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Google (NASDAQ:GOOG) told Britain’s regulatory authority last week that it mistakenly kept some of the Street View data it had promised to delete and that it was sorry for the “error”. Countries affected include the U.K., France, Belgium, the Netherlands, Norway, Sweden, Finland, Switzerland, Austria, and Australia, according to the Associated Press.
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Google admitted in 2010 that its camera-laden Street View cars, used to create 3D maps of the world’s streets, had also picked up personal passwords and other data through unsecured wireless networks in Europe and Australia. That information included legal, medical, and pornographic material. After widespread censure from authorities, the company insisted it would get rid of the data.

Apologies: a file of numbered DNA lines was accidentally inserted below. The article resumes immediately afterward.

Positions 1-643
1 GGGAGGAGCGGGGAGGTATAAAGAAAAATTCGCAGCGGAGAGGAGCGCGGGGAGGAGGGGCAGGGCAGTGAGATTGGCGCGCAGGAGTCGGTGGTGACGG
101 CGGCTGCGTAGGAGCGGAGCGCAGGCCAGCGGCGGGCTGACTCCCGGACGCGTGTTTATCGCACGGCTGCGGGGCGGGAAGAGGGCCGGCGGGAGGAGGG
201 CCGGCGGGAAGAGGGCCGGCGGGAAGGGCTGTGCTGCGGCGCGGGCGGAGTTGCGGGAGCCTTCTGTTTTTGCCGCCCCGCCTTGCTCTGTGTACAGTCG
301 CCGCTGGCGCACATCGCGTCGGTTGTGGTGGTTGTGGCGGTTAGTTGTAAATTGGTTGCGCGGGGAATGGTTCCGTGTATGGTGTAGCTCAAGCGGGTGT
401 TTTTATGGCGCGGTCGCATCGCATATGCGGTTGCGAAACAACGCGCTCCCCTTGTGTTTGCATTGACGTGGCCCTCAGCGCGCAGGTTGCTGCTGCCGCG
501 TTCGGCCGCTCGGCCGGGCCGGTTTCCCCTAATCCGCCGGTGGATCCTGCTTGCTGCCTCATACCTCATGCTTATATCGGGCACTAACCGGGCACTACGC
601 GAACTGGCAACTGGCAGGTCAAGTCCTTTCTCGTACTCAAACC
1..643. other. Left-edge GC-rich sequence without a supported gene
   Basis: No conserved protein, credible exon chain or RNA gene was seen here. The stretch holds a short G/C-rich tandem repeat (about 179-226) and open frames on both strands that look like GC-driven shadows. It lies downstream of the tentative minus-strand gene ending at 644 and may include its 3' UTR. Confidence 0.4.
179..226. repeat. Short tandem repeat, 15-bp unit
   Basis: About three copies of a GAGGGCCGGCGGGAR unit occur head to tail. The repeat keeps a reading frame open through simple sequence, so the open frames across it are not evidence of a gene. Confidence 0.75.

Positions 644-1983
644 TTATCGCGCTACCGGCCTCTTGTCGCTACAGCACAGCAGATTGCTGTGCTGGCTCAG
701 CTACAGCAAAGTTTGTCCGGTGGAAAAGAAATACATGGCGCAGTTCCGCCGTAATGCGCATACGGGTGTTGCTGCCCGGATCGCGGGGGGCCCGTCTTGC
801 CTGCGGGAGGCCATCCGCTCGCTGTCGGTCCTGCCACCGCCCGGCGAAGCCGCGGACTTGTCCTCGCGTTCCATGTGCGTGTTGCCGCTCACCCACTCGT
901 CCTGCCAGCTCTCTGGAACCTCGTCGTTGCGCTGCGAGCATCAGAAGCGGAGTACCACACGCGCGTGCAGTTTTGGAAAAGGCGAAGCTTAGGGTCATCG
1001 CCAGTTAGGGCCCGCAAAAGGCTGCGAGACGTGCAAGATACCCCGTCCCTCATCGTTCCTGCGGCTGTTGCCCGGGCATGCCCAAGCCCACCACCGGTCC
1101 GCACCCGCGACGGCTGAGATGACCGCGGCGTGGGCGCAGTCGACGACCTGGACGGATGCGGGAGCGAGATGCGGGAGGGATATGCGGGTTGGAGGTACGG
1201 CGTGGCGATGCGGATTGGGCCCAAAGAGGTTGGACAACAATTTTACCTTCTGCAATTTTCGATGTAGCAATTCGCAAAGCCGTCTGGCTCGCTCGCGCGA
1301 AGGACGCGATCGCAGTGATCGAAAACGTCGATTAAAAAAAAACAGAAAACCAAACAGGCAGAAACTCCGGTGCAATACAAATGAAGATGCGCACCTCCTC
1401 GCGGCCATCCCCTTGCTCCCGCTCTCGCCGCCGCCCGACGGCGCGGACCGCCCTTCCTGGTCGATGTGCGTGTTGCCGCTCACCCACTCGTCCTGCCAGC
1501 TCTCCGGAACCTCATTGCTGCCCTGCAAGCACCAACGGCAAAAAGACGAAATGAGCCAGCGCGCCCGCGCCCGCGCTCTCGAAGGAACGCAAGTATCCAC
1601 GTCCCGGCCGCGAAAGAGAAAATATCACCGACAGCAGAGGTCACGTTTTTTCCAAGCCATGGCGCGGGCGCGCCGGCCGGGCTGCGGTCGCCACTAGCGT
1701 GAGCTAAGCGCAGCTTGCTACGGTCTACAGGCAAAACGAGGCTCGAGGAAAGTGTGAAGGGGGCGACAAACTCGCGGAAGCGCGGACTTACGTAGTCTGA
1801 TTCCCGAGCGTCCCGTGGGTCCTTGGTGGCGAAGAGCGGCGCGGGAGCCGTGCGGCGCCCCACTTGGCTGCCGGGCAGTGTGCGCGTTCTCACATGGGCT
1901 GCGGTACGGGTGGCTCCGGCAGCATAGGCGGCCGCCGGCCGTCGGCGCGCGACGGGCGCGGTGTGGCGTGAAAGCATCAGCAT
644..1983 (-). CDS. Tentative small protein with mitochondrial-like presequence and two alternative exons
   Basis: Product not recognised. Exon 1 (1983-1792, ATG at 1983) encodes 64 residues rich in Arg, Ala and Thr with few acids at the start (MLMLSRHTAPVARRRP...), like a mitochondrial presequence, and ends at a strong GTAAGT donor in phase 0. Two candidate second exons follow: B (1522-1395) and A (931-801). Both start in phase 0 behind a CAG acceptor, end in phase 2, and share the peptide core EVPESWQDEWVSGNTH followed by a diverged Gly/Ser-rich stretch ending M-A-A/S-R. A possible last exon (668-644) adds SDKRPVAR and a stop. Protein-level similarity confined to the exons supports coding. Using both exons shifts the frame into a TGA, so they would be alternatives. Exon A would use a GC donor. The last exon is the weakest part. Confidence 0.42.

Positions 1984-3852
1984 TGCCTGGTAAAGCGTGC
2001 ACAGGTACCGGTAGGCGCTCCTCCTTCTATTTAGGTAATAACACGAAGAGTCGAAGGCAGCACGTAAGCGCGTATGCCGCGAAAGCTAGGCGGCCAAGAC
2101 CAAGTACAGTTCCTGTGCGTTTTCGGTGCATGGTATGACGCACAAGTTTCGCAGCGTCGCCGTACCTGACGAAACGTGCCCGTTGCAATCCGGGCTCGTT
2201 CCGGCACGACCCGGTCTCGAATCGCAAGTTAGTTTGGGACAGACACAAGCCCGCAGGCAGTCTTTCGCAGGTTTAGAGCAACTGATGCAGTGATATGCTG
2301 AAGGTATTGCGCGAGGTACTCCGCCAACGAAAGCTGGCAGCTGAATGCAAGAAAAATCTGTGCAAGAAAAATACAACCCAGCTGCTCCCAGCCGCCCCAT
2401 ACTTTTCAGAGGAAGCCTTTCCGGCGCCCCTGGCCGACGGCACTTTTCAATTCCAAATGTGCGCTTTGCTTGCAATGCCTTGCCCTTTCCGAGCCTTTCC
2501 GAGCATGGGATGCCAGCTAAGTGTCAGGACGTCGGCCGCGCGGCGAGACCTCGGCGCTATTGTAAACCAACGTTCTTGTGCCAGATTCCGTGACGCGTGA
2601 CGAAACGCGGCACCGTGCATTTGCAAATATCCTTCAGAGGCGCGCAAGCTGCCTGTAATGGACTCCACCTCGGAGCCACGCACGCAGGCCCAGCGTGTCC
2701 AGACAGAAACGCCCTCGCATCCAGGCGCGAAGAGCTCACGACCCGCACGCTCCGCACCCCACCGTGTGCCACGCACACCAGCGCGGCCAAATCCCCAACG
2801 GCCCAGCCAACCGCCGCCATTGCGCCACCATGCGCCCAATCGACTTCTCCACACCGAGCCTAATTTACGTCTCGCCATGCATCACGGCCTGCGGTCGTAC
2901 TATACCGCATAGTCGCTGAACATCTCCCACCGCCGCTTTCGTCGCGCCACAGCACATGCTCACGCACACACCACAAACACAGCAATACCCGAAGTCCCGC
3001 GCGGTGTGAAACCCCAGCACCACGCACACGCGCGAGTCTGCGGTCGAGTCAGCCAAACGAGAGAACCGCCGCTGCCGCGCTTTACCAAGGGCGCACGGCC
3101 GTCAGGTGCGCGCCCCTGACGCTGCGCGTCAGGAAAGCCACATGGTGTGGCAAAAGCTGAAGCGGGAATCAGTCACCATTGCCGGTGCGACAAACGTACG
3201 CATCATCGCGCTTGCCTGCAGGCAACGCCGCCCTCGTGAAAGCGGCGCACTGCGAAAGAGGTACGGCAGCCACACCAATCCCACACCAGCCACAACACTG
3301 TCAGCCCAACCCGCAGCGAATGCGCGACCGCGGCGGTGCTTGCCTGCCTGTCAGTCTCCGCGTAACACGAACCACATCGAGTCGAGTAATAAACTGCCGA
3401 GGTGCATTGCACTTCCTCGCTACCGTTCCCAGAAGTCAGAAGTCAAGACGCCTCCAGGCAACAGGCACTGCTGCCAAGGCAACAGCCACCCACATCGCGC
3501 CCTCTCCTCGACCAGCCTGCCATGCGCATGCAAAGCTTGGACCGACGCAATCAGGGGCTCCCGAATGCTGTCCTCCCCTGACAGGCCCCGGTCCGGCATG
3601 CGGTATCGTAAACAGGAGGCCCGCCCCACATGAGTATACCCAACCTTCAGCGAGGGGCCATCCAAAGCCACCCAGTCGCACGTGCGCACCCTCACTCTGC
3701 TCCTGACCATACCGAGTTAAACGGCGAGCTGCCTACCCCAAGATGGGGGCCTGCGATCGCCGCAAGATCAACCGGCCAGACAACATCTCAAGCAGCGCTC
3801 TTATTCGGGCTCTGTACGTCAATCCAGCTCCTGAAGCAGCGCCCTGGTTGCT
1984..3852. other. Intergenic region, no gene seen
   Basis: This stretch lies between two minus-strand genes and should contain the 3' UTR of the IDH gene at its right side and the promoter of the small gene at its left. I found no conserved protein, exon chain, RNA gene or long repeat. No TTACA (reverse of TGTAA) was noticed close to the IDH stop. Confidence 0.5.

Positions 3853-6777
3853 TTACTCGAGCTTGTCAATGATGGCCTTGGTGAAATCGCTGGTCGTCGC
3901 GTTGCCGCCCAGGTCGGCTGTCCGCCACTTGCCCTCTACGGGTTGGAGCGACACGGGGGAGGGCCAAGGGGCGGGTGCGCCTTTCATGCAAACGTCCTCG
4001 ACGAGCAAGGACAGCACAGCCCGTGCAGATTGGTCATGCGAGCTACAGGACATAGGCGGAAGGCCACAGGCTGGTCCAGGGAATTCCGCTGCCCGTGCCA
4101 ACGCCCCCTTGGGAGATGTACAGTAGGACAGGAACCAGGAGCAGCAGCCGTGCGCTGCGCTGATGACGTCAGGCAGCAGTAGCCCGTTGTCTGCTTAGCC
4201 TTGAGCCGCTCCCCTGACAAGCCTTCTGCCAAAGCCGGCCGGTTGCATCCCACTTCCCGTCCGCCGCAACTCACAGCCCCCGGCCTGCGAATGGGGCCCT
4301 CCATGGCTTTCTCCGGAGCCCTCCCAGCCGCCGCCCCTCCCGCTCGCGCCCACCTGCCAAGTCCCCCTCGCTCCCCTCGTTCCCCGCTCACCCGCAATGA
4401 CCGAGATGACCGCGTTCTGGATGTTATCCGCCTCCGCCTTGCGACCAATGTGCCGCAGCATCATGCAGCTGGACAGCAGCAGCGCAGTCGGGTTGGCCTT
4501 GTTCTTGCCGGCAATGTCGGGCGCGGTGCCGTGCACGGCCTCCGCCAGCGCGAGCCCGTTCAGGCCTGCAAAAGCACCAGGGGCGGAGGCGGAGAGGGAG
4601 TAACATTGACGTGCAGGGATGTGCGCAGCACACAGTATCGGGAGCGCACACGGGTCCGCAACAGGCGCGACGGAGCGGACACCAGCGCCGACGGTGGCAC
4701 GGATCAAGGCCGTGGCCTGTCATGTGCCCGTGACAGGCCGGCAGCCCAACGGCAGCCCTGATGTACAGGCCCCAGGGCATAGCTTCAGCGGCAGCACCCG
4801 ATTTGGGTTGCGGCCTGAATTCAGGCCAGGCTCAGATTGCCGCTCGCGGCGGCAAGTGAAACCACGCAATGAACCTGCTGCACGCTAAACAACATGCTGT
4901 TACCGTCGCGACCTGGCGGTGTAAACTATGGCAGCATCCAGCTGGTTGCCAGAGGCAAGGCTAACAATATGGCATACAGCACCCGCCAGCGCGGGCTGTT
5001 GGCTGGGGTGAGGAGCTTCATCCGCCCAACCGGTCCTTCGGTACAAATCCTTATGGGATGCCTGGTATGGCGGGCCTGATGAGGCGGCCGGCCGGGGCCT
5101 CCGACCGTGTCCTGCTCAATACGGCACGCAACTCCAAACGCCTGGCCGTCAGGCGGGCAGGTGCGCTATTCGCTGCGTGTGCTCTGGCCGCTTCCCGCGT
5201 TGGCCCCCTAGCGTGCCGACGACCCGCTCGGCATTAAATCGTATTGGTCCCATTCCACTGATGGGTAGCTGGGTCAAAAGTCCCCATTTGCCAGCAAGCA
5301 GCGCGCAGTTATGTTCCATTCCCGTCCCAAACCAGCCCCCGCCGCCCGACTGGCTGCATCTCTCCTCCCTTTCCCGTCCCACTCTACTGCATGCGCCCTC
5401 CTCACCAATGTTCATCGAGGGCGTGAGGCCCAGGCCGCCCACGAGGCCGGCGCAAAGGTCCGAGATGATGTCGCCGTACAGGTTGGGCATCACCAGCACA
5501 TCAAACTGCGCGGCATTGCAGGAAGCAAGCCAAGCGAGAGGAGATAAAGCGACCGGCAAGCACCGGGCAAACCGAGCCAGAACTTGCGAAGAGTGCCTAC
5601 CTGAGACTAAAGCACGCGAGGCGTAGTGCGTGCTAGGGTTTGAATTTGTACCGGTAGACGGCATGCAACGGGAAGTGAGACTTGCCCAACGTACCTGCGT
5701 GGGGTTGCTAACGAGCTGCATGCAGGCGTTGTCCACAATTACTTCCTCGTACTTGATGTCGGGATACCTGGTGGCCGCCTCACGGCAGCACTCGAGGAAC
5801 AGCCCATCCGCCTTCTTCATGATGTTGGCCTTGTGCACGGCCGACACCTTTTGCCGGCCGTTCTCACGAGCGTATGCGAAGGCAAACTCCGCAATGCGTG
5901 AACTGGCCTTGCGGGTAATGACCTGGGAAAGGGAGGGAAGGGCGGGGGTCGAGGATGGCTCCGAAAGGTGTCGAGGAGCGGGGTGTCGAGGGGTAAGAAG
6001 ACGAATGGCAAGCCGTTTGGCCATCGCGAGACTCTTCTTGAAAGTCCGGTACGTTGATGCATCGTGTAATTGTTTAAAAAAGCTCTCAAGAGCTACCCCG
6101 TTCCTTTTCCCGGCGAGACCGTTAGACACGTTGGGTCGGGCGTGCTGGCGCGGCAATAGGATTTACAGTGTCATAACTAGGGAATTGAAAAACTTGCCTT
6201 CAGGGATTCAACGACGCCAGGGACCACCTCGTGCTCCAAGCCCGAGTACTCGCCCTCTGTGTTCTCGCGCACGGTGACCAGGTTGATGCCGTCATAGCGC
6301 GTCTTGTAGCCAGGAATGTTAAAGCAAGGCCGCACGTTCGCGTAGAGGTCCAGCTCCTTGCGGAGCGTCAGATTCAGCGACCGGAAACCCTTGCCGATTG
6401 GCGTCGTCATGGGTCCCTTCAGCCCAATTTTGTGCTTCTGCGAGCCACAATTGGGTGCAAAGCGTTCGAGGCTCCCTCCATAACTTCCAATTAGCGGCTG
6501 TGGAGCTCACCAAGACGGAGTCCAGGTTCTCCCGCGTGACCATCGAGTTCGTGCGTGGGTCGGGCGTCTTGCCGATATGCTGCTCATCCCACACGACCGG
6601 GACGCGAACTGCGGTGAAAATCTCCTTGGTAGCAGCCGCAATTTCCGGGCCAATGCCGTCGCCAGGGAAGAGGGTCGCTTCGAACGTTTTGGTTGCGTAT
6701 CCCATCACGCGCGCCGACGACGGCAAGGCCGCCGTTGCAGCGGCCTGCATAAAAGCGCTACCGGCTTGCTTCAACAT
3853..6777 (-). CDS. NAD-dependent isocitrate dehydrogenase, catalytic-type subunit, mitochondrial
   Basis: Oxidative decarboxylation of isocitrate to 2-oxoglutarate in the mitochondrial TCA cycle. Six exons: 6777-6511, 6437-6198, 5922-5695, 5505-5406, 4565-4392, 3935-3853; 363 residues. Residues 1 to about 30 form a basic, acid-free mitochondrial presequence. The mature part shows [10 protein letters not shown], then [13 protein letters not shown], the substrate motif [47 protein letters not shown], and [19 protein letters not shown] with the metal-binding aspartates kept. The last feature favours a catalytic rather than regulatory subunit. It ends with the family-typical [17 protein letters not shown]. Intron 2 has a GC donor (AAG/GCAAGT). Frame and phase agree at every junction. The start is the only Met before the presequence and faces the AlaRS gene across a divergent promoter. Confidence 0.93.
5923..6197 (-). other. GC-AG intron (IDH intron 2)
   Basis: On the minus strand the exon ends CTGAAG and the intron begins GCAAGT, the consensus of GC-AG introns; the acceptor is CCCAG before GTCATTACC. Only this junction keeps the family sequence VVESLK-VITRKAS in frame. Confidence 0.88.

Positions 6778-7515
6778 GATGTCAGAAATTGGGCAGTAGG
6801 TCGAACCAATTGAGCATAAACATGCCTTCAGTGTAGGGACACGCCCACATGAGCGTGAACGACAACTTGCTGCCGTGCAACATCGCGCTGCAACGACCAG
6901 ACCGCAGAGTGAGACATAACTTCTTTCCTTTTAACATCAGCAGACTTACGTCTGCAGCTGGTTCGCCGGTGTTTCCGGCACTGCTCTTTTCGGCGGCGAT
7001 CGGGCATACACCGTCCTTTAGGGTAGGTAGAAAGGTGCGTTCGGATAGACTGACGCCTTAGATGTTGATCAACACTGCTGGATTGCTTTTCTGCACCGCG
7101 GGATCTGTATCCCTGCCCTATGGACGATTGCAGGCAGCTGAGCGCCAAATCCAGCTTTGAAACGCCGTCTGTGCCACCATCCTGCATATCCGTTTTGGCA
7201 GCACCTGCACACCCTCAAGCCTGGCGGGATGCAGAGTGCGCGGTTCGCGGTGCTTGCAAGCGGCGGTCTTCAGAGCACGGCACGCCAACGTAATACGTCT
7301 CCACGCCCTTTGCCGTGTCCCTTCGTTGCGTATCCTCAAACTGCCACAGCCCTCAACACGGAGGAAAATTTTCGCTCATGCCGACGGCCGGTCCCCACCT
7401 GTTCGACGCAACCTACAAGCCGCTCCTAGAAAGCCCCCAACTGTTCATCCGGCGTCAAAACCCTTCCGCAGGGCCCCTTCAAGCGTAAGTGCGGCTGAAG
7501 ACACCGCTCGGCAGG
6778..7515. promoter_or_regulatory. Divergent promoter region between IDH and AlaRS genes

However, in a letter to Britain’s Information Commissioner’s Office this week, Google says it kept a “small portion” of the information because of human error. “Google apologizes for this error,” Peter Fleischer, Google’s global privacy counsel, said in the letter, asking the ICO for instructions on how to proceed.
The ICO said in a statement that Google’s failure was “cause for concern.” Ireland’s deputy commissioner for data protection, Gary Davis, was harsher, saying the move was “clearly unacceptable” and that his organization had conveyed its “deep unhappiness” to Google while demanding an explanation.
Last month, the ICO reopened its investigation into Street View, saying that an inquiry by authorities in the U.S. had raised fresh concerns. The U.S. Federal Communications Commission had fined Google in April. The ICO has the power to impose fines of up to roughly $780,000 for the most serious data breaches.
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